Definitions

from The American Heritage® Dictionary of the English Language, 5th Edition.

  • noun A software program that imitates the behavior of a human, as in participating in chatroom or IRC discussions.
  • noun A software program, such as a spider, that performs automated tasks on the Internet.
  • noun The parasitic larva of a botfly.
  • noun A disease of mammals, especially cattle and horses, caused by infestation of the stomach or intestines with botfly larvae.

from The Century Dictionary.

  • noun The Anglo-Saxon form (bōt) of boot, a fine, etc.: only in historical use.
  • noun A name given to the larva or maggot of several species of gadfly when found in the intestines of horses, under the hides of oxen, in the nostrils of sheep, etc.
  • noun An obsolete preterit of bite.
  • noun A dialectal form of bat in various senses. Also spelled bott.
  • noun In founding, a clay plug used to close a hole against molten iron.
  • A Middle English form of but.
  • noun The English Board of Trade unit of electrical supply.

from the GNU version of the Collaborative International Dictionary of English.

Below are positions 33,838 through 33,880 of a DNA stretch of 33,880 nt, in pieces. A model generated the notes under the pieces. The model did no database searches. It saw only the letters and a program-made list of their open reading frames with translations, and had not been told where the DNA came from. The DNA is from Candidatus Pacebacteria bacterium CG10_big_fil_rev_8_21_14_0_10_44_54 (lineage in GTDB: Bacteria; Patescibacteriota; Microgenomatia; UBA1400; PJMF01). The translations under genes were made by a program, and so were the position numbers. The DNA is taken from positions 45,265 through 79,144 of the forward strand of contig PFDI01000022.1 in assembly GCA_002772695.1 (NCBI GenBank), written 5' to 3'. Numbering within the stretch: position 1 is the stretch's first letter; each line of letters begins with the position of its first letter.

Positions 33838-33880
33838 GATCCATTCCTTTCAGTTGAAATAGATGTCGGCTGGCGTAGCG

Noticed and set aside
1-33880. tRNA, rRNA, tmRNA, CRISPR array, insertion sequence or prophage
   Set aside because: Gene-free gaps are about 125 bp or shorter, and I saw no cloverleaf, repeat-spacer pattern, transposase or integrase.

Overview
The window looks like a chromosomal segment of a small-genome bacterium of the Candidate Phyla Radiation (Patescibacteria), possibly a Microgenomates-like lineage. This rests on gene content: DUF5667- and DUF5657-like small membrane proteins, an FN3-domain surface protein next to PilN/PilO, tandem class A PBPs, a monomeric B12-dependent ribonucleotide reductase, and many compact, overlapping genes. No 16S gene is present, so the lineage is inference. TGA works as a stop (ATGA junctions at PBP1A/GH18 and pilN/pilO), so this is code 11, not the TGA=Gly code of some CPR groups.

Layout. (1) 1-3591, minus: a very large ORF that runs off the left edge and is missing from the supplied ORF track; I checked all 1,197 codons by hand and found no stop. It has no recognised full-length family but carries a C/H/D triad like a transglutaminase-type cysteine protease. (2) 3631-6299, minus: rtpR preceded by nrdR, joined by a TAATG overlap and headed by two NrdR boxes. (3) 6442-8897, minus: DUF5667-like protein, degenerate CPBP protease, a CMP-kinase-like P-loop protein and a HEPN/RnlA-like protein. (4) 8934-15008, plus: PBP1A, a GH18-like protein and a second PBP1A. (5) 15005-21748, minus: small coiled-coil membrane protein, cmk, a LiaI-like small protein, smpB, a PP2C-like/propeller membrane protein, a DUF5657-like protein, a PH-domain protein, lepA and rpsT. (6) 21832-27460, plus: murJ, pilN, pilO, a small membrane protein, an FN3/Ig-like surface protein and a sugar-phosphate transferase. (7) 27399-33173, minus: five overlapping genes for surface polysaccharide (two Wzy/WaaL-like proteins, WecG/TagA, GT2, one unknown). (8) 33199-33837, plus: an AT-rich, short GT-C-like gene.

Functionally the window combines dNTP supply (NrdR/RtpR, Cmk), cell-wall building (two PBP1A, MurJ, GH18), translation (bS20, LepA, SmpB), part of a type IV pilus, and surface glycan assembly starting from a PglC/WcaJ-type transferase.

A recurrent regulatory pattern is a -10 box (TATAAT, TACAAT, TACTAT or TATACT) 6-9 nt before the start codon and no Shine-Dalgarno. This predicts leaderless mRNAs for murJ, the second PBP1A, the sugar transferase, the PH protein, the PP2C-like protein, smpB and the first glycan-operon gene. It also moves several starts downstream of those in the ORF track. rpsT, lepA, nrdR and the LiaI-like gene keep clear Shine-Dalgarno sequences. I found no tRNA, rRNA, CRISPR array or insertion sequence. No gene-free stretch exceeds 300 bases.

• noun (Zoöl.) See bots.

from Wiktionary, Creative Commons Attribution/Share-Alike License.

  • noun The larva of a bot fly, which infests the skin of various mammals, producing warbles, or the nasal passage of sheep, or the stomach of horses.
  • verb UK, slang To bugger
  • verb Australia, informal To ask for and be given something with the direct intention of exploiting that thing’s usefulness, almost exclusively with cigarettes.
  • noun science fiction, informal A physical robot.
  • noun computing A piece of software designed to complete a minor but repetitive task automatically or on command, especially when operating with the appearance of a (human) user profile or account.
  • noun video games A computer controlled character in a multiplayer video game, such as a first-person shooter.

from WordNet 3.0 Copyright 2006 by Princeton University. All rights reserved.

  • noun botfly larva; typically develops inside the body of a horse or sheep or human

Etymologies

from The American Heritage® Dictionary of the English Language, 4th Edition

[Short for robot.]

from The American Heritage® Dictionary of the English Language, 4th Edition

[Middle English, probably of Low German origin.]

from Wiktionary, Creative Commons Attribution/Share-Alike License

From bottom.

from Wiktionary, Creative Commons Attribution/Share-Alike License

Shortened from robot.

from Wiktionary, Creative Commons Attribution/Share-Alike License

Possibly a modification of Scottish Gaelic boiteag ("maggot").

Examples

Comments

Log in or sign up to get involved in the conversation. It's quick and easy.

  • Short for 'robot', specifically a cyber-robot, almost exclusively used on the internet.

    June 3, 2008